Nearly 15 percent of all chewing gum varieties sold promise to provide health-enhancing supplements to users, so Penn State researchers studied whether two vitamin-supplemented products were effective at delivering vitamins to the body. Their results validate the concept of gum as an effective delivery system for at least some vitamins.
The research marks the first time that researchers closely scrutinized vitamin delivery from chewing gum, according to Joshua Lambert, professor of food science in the College of Agricultural Sciences. The findings, he suggests, indicate that chewing gum— a pleasant habit for many—could be a strategy to help reduce vitamin deficiency around the world, a problem described as an epidemic.
Even in the United States vitamin deficiency is a serious problem, with nearly one in 10 people over the age of 1 deficient in vitamins B6 and C, according to a recent analysis of the National Health and Nutrition Examination Survey.
“I was slightly surprised that no one had done a study like this before given the number of supplement-containing gum products on the market,” Lambert said. “But there is no requirement that nutritional gums be tested for efficacy, since they fall into the category of dietary supplements.”
To find out if supplemented gum contributes vitamins to chewers’ bodies, researchers had 15 people chew two off-the-shelf supplemented gums and measured the levels of eight vitamins released into their saliva. In a separate experiment on the same subjects, the researchers measured the levels of seven vitamins in their plasma.
The researchers used an identical gum product—minus the vitamin supplements—as a placebo in the study.
Lambert and colleagues found that retinol (A1), thiamine (B1), riboflavin (B2), niacinamide (B3), pyridoxine (B6), folic acid, cyanocobalamin (B12), ascorbic acid (C), and alpha-tocopherol (E) were released into the saliva of study participants who chewed the supplemented gums. After chewing the supplemented gums, study participants’ blood plasma vitamin concentrations, depending on which supplemented gum they chewed, were increased for retinol, by 75 to 96 percent; pyridoxine, 906 to 1,077 percent; ascorbic acid, 64 to 141 percent; and alpha-tocopherol, 418 to 502 percent, compared to the placebo.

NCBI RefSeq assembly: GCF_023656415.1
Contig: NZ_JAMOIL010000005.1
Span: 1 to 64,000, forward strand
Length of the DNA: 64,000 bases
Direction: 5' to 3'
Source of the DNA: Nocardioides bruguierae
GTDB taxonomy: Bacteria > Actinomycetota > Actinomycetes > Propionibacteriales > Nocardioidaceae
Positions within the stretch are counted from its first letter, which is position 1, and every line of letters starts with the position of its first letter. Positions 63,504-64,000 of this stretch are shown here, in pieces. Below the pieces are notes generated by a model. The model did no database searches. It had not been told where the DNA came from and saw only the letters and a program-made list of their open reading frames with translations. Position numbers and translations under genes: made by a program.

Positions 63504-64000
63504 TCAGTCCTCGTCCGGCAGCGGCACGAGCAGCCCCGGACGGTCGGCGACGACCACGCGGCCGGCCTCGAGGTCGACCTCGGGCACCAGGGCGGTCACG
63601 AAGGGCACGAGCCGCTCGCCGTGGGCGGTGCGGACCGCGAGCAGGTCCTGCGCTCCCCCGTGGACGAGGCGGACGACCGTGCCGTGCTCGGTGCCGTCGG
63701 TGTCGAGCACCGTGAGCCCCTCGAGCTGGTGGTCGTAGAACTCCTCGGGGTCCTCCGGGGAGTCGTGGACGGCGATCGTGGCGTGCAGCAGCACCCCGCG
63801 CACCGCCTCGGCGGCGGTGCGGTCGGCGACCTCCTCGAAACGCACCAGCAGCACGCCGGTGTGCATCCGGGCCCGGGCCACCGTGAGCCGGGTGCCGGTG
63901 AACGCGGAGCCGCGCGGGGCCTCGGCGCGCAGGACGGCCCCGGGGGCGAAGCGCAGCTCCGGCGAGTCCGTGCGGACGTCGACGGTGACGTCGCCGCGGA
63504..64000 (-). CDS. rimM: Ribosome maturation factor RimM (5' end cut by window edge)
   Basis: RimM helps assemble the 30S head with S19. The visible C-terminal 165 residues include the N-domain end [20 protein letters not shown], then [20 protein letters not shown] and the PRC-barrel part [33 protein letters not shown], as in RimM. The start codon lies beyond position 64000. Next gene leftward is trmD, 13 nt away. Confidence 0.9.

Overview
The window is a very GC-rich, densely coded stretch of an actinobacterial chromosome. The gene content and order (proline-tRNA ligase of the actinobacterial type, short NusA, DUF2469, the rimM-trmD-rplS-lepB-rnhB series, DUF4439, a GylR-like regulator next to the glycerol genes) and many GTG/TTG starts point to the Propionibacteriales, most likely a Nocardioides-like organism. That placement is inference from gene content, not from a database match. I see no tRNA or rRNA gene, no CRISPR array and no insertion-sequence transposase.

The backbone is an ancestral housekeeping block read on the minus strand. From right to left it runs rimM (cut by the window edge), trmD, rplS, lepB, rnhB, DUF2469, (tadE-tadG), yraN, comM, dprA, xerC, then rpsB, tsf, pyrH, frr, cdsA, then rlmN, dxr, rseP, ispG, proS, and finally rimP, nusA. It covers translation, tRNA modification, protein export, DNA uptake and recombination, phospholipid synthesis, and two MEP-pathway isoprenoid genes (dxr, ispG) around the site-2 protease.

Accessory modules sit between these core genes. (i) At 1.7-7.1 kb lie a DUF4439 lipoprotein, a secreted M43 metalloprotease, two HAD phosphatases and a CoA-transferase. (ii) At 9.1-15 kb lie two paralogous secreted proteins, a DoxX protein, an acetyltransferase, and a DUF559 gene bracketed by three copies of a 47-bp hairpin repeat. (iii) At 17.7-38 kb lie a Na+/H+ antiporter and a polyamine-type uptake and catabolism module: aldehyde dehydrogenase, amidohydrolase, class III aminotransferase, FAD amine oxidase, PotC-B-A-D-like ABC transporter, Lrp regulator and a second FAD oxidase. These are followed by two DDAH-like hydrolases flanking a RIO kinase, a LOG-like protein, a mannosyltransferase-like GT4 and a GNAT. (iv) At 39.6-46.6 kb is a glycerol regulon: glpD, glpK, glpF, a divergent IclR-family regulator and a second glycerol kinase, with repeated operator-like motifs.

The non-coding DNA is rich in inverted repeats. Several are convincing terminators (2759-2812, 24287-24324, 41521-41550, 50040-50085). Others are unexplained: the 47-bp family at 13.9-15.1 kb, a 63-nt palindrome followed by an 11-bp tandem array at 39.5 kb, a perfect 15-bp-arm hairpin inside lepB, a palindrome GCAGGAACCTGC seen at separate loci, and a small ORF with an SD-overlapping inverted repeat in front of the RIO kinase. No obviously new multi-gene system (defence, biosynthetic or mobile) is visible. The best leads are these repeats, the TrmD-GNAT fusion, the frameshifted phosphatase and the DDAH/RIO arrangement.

For the most part, the research demonstrated that water-soluble vitamins such as vitamins B6 and C were increased in the plasma of participants who chewed supplemented gum compared to participants who chewed the placebo gum. In supplemented gum chewers, researchers also saw increases in the plasma of several fat-soluble vitamins such as the vitamin-A derivative retinol and the vitamin-E derivative alpha tocopherol.
That was the most significant finding of the study, Lambert pointed out. At least for the products tested, the water-soluble vitamins were almost completely extracted from the gum during the process of chewing. The fat-soluble vitamins were not completely released from the gum.
“Improving the release of fat-soluble vitamins from the gum base is an area for future development for the manufacturer,” he said.
Lambert offered one caution about the findings, which were published online in the Journal of Functional Foods.
“This study was done in an acute setting—for a day we have shown that chewing supplemented gum bumps up vitamin levels in blood plasma,” he said. “But we haven’t shown that this will elevate plasma levels for vitamins long-term. Ideally, that would be the next study. Enroll people who have some level of deficiency for some of the vitamins in supplemented gum and have them chew it regularly for a month to see if that raises levels of the vitamins in their blood.”
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